He also adds that one of the key issues could be a future struggle for control of the world's hydrocarbon resources and that a large part of Russia's problems began during the oil price drops of the 1980s which was thanks to U.S. intervention in the world's oil markets, a theory that came to prominence during the first Bush Presidency when it was rumoured that Iraq/Saddam Hussein colluded with the United States over the world's oil prices.

As a bit of background, Russia and the United States have the following nuclear weapons:

Strategic nuclear weapons are those weapons that are delivered by long-range delivery systems including ICBMs and long-range bombers and are targeted against strategic military/wartime assets.  Non-strategic nuclear weapons are those which have lower yields and shorter ranges and are not limited by arms control treaties.

In October 2014, Interfax reported that Russia's mispending on national defense in 2014 was rising to 3.286 trillion rubles or 4.2 percent of GDP.  This is an increase of 812 billion rubles over the 2014 level when military spending was only 3.4 percent of GDP, a very significant increase and one that may be difficult to maintain given the plunge in the value of both the ruble and oil.  The funds will be mainly used for upgrading of weapons systems for the army and navy.  By way of comparison, in 2012, the United States spent $645.7 billion or 4.12 percent of GDP on its military.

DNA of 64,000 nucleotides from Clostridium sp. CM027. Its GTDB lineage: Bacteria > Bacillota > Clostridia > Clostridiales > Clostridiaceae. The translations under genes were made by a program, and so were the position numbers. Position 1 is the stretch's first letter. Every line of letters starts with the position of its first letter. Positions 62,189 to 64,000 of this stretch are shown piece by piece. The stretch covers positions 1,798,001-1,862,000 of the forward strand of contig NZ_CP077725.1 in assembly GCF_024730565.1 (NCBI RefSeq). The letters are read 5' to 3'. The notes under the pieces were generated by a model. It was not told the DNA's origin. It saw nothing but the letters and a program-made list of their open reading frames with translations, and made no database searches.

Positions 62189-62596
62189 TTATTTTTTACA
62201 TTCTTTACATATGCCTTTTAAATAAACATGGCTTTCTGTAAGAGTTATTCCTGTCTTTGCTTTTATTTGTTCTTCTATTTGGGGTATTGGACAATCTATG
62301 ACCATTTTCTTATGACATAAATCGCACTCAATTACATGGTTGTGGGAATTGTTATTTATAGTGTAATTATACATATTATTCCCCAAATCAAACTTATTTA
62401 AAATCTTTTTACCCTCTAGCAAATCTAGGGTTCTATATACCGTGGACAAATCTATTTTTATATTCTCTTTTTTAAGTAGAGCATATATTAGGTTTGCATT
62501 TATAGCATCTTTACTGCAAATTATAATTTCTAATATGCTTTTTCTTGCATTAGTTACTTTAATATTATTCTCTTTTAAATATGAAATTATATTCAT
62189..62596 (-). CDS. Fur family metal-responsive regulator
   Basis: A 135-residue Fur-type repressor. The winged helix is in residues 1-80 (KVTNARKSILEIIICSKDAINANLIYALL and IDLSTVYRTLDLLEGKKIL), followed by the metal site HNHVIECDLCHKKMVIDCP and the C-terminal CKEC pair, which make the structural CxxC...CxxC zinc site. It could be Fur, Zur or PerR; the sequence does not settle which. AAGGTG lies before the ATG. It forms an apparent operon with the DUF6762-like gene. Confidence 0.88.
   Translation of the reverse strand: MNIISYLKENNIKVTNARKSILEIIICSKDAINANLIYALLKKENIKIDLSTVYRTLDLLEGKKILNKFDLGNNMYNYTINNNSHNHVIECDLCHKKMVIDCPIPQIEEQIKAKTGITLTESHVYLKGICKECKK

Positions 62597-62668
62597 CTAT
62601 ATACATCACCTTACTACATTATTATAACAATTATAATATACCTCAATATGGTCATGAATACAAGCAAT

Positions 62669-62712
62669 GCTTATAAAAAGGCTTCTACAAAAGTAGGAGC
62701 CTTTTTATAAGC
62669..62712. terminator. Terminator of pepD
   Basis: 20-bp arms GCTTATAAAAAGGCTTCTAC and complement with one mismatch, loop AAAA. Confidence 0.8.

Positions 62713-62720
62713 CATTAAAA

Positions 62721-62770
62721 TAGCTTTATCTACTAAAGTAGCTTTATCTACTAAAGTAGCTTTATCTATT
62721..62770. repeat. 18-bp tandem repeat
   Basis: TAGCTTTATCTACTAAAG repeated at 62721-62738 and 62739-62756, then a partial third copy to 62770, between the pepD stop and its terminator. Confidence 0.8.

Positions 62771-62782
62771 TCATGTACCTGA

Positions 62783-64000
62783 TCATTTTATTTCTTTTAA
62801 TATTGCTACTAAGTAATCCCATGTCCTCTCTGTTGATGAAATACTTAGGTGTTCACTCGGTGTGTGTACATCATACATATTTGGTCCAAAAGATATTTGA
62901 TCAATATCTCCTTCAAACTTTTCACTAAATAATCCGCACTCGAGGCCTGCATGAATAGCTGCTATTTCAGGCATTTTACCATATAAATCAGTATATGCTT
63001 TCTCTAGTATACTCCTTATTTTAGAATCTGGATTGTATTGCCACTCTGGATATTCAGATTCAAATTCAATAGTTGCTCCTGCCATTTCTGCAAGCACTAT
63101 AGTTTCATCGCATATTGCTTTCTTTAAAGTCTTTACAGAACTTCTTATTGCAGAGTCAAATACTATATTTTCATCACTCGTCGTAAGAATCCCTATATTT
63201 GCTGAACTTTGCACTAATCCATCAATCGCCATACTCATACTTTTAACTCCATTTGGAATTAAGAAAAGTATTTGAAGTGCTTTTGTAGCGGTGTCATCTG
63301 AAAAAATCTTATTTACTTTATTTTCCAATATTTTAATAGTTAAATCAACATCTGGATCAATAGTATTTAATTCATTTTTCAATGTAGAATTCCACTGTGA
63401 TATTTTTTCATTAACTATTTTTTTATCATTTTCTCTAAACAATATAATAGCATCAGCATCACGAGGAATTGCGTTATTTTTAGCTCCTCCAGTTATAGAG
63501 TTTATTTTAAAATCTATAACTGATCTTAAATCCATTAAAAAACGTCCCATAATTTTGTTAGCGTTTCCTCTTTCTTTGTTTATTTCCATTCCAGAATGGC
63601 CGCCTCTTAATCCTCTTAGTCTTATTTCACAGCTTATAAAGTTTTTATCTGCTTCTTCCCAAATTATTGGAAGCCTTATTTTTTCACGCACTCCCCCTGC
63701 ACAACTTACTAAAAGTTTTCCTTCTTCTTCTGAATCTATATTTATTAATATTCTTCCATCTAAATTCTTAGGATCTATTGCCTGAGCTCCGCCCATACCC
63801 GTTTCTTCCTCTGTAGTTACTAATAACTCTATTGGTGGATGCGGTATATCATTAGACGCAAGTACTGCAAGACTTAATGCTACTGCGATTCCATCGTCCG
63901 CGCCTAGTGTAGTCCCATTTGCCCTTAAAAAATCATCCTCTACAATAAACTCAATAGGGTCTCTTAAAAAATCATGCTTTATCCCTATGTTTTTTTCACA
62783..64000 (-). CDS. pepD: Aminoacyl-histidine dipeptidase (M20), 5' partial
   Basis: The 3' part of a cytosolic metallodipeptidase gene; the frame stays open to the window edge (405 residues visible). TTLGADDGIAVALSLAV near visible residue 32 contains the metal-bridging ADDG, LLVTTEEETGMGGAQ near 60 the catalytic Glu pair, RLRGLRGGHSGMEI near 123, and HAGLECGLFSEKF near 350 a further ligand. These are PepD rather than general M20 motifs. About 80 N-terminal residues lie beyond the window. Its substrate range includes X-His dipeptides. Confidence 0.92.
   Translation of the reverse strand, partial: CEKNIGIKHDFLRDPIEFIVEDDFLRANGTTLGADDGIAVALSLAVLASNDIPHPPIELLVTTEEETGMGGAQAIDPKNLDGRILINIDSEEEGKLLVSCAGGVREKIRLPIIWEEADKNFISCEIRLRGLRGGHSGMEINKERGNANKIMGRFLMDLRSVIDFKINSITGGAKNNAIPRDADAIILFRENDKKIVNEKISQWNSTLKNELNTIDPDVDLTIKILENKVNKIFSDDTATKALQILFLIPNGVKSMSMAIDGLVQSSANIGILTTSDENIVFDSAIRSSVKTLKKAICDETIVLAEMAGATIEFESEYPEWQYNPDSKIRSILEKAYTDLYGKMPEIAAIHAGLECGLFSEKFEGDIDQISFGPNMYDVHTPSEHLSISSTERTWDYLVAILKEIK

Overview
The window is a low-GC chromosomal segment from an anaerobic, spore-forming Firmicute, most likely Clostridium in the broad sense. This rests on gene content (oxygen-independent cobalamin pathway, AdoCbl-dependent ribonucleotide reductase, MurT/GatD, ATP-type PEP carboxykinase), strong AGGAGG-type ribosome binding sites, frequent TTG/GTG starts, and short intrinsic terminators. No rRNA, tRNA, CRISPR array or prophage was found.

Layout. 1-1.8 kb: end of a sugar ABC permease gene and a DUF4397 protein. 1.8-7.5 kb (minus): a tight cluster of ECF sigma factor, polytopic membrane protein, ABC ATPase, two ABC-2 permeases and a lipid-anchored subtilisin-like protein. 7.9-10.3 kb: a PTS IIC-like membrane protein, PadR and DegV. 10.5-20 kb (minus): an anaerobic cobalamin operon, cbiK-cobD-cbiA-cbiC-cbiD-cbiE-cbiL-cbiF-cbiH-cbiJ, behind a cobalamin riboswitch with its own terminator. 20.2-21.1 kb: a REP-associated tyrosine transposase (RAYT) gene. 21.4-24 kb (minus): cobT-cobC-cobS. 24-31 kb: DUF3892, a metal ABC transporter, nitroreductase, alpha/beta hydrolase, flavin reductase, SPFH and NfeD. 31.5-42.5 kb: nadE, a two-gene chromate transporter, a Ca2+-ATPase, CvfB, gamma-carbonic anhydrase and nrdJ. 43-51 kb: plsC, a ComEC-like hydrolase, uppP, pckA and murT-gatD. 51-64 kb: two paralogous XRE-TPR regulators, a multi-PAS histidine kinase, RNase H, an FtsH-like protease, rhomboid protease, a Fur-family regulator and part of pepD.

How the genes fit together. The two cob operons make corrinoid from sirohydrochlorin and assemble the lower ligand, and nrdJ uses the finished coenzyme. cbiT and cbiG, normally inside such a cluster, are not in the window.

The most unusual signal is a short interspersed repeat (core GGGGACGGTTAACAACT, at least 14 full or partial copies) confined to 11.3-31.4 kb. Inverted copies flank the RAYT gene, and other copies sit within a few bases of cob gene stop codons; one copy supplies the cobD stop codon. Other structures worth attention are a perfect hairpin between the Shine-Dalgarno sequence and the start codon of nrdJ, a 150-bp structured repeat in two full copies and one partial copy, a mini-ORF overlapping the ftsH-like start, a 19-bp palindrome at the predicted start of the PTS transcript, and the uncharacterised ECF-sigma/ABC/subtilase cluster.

When we put the construction of the new Russian defense system headquarters into the context of increased military activity and spending and the sabre-rattling coming from both sides of this embryonic conflict, it certainly "smells" like the world could be entering a new cold war era.


  1. With 18 trillion in debt the US really needs to focus on itself. Russia isn't who the US should be worrying about, they should be looking at China who will overtake the US in all areas very soon. The only countries that should worry about Russia are the ones that directly border it and that want to develop strong ties with US/Europe. There are countries currently trying force the US to attack Syria via a No fly zone. This is part of the cause of the glut of oil right now. It’s also why Turkey to spite the US just signed a new gas deal with Russia to build a pipe line through Turkey to Greece to avoid having to ship gas through Ukraine. The US can not afford to keep attacking and bombing nations all over the middle east...